Skip to main content

By making the in-store experience stand out through community events and allowing customers to pick up online orders, retailers are using brick-and-mortar locations to build their brands and deepen customer loyalty.Supplied

A new world of retail is taking shape. Today’s consumers are craving connection and convenience, and retailers are stepping up to meet those needs, reimagining what the entire shopping experience should look like. From conversational commerce to seamless online shopping experiences, the future of retail is bold and innovative.

To help retailers define and own their success in 2022 and beyond, Square, a technology company providing omnichannel solutions to businesses, developed the Future of Retail report. In partnership with Wakefield Research, Square surveyed 500 retail managers and owners, along with 1,000 consumers, to reveal the challenges and opportunities shaping the retail industry.

What is the future of retail shopping?

The future of shopping lies in the power of omnichannel retailing. One customer might seek out same-day curbside pickup for a jacket they researched online. But they’ll also remember that lovely bottle of wine they saw in store as part of a new subscription service. And with the rise of multi-hyphenate businesses, which innovate with new revenue streams, both experiences could happen in the same store.

In 2022, shopping will be personal, thoughtful, seamless, and innovative. Customers expect to purchase what they want, both when and how they want it. But they also trust retailers to curate the right products and experiences for their individual tastes.

Retailers are taking risks with new business models and technologies to become more efficient and accessible, so it’s easier to engage shoppers everywhere they expect to find their products. The right set of omnichannel tools is key for meeting new customer demands and enhancing the retail experience through personalization. By trying out new ways of doing business and streamlining each step, retailers are staying ahead of the curve.

“Retail is no longer a question of online or offline – it is a holistic approach for businesses to meet their customers wherever they are and to communicate with those customers precisely how they want to be spoken to,” states Brandon Levy, general manager of inventory, fulfillment and merchandising at Square.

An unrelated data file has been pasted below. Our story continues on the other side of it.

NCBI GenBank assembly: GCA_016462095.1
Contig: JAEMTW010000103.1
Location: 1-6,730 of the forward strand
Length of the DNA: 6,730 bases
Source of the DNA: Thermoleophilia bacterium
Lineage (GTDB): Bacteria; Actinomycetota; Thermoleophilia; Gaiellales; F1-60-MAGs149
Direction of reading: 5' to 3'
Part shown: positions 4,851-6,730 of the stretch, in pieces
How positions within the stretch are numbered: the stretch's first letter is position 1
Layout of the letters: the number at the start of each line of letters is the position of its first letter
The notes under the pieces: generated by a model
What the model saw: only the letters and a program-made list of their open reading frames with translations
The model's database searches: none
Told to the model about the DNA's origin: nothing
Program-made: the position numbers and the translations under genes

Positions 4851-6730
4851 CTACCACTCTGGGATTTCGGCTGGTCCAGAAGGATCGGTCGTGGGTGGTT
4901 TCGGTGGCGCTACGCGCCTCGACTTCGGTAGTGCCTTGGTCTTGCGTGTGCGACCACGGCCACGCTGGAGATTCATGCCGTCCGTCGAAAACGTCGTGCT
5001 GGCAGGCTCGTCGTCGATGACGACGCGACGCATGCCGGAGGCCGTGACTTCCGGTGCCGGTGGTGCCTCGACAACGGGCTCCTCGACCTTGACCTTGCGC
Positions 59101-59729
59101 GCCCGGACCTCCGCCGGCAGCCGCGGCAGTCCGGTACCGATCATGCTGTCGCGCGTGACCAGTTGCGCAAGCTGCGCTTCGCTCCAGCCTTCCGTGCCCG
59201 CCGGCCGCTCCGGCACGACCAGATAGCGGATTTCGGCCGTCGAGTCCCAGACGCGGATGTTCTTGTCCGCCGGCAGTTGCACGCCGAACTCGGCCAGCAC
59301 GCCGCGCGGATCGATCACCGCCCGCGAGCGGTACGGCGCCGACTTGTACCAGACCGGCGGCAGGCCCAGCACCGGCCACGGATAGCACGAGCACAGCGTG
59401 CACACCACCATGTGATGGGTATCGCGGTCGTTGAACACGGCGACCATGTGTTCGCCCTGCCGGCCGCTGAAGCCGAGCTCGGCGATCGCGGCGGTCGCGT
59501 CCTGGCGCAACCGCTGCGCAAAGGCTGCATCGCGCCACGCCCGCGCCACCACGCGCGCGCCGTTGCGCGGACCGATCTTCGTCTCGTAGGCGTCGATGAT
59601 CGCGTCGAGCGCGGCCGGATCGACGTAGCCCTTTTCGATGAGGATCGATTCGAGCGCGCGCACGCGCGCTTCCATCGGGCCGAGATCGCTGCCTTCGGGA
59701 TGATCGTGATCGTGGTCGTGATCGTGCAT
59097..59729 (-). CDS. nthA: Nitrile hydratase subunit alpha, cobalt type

“These changes, in particular with the rapid expansion of social selling, are dramatically shifting how retailers merchandise products and generate content. By fine-tuning their message on all social channels available, retailers have a unique opportunity to meet millions of potential new customers and reach existing customers to help drive additional sales.”

How will online shopping change?

The future of retail isn’t moving all online – it’s moving everywhere customers are.

Selling online is now table stakes, and it requires an omnichannel solution that can tie each touch point together – for shoppers on the front end and business owners on the back end. Using integrated tools, successful online retailers are syncing their inventory, tracking orders, offering loyalty programs, and selling on social media. In the survey, 48 per cent of customers who shop online said they made a direct purchase through social media over the past month.

With everything in one place, creating that connected, personalized experience across channels makes online and social commerce a complement to the in-person shopping trip.

From social media selling to chatbots to text message checkout links, retailers are connecting with customers everywhere they want to shop, using technology to automate operations, opening up more time to invest in marketing, design, staffing, and new business ideas. In fact, 47 per cent of retailers currently sell products via text or chat – or plan to in the next 12 months. For today’s retailers, connecting with customers at each touch point is leading to higher sales and the flexibility to adjust and grow.

What is next for brick-and-mortar stores?

Customers want to return to in-person shopping, and they want what they can’t get anywhere else. By making the in-store experience stand out through community events and allowing customers to pick up online orders, retailers are using brick-and-mortar locations to build their brands and deepen customer loyalty.

To pull this off, store owners need to hire the right staff. As retailers work through new challenges – from supply chain issues to learning new skills – a strong team will help them navigate each milestone. One way business owners are investing in this work is through their tech stack. A strong majority (93 per cent) of retailers surveyed use or plan to use automated tools so staff members can spend less time on hands-on tasks like order tracking and managing customer loyalty programs.

For more retail insights and trends, download the full Future of Retail report.


Advertising feature provided by Square. The Globe and Mail’s editorial department was not involved.